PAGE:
Poland Day Six

Today was a different kind of day. Instead of starting on the bus, we began our day with a walking tour of Krakow.

Before we began the tour, we were divided into groups and given a sheet of paper. This sheet of paper contained the cornerstones of a Jewish community. This program was done to teach us about the importance of having a Jewish community. Many of us do not realize how lucky we are having so many services available to us and we take most of them for granted. We discussed the necessity of maintaining a Jewish community and protecting the dwindling Jewish population.

After the community building exercise we began our walking tour of the Jewish quarter in Krakow. We saw the cemetery where the famous Rabbi Ramah is buried and the Shul that is dedicated in his memory. We then went to another Shul that was at the forefront of modern Shul architecture and design as well as one of the first Shuls outside of the historic Jewish quarter. After the tour of the Jewish quarter, we enjoyed a Pizur lunch.

After lunch, we moved onto the Krakow ghetto. We toured to relatively small Ghetto learning about the resistance that occurred outside of the ghetto. We finished the tour in the main square in which there is a memorial for those who perished when the ghetto was liquidated.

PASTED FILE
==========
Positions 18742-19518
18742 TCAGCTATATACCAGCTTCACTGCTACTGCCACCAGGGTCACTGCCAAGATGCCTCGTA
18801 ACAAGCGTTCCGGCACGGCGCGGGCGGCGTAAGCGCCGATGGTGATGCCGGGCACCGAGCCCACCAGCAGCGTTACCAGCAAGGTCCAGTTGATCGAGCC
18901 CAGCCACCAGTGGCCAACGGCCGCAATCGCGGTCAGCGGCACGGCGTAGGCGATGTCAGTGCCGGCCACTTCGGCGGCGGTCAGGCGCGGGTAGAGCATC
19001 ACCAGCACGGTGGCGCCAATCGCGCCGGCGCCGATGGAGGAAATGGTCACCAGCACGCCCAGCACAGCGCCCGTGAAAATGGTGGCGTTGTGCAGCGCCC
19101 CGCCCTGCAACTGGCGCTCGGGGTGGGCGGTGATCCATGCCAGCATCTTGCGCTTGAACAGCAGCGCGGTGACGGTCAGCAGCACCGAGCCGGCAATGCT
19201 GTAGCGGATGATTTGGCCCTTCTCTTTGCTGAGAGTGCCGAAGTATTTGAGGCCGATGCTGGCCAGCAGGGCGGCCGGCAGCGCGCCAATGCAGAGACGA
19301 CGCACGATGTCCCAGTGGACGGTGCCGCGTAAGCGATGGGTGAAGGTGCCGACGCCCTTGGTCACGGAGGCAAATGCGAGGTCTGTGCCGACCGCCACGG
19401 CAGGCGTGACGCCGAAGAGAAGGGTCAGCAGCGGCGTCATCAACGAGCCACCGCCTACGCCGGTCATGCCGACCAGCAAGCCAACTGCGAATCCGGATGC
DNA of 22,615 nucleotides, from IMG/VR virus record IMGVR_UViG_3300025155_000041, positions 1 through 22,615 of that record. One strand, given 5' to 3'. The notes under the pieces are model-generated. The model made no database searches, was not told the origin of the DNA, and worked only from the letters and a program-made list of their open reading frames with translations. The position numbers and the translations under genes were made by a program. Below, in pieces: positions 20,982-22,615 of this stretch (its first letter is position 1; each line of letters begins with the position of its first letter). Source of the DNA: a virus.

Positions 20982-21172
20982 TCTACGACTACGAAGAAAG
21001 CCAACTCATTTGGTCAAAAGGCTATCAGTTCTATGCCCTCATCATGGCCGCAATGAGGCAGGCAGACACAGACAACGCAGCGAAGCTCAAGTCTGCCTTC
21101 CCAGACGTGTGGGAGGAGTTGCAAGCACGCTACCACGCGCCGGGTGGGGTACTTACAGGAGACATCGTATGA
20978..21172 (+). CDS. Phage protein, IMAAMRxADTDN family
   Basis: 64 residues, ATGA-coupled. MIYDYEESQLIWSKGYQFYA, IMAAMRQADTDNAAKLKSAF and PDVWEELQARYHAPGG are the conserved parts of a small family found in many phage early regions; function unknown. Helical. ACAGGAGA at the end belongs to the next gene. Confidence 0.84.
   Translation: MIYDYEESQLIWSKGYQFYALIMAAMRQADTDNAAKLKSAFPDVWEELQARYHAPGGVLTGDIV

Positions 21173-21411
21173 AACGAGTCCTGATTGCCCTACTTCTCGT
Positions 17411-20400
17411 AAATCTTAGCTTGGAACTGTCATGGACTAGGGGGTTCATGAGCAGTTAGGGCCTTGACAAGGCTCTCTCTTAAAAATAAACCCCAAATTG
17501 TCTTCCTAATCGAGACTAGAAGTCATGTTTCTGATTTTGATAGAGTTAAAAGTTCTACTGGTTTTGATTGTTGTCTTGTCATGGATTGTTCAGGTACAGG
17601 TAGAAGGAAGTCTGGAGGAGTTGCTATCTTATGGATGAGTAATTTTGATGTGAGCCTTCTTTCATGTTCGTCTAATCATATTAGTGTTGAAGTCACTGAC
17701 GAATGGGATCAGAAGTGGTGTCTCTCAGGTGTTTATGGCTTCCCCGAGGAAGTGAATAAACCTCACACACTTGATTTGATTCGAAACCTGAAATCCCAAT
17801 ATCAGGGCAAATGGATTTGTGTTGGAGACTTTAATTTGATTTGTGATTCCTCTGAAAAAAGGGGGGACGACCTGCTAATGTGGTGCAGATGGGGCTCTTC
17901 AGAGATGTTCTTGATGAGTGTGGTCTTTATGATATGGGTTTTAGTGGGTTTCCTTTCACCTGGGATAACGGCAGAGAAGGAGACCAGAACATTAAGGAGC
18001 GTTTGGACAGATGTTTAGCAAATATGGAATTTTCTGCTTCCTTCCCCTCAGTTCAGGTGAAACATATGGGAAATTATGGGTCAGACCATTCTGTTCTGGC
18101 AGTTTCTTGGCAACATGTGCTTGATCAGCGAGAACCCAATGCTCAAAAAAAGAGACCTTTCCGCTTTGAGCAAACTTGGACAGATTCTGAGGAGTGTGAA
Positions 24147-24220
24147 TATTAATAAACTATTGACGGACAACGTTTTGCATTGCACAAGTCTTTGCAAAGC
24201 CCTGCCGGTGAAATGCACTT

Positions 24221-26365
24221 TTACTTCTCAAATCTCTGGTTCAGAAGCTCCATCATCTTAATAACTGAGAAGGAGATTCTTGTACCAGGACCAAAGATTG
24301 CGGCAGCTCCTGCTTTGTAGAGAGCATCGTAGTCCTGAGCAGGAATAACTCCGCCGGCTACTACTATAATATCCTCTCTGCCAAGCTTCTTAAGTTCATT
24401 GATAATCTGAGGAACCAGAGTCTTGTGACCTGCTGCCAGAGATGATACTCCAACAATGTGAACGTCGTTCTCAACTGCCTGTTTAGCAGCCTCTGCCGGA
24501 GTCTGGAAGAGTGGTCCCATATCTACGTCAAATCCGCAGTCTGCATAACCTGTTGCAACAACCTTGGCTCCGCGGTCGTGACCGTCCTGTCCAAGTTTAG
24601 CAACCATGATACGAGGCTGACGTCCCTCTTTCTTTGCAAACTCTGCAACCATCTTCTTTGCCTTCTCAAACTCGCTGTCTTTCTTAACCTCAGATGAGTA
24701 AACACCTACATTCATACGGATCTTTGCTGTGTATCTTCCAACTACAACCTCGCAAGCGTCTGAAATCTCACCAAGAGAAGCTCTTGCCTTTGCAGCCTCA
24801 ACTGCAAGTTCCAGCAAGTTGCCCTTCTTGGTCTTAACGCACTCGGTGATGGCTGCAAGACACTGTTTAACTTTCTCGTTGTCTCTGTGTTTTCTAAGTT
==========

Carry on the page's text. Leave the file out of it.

We then continued onto Schindler’s factory. This was an extremely important stop for on this tour. As a grandchild of someone who was on Schindler’s List and someone who worked at that factory, I felt a deep connection to the place. Seeing the gates that my grandfather would have passed through on his way to work struck a deep chord within me. At these gates I shared my grandfather’s story with the group.

Our next stop was also of importance to me. We visited the concentration camp Płaszów where my grandfather was an inmate. This camp was especially hard for most of us as there was nothing left. Unlike Belzec, there is life growing there and a park where people walk their dogs, ride their bikes and enjoy coffee with friends. At the camp, we read the letter our parents had made for us on the reasons of why coming on this trip is of importance. As we were at Płaszów, reading letters from our parents many people got emotional. We ended the day by seeing the monument that the Russians had erected in honour of the victims of Płaszów.

We are heading to bed early as we are off on an early flight to Israel tomorrow.

Chazak Ve’ematz

Nate Feldman

Gabriel Helfant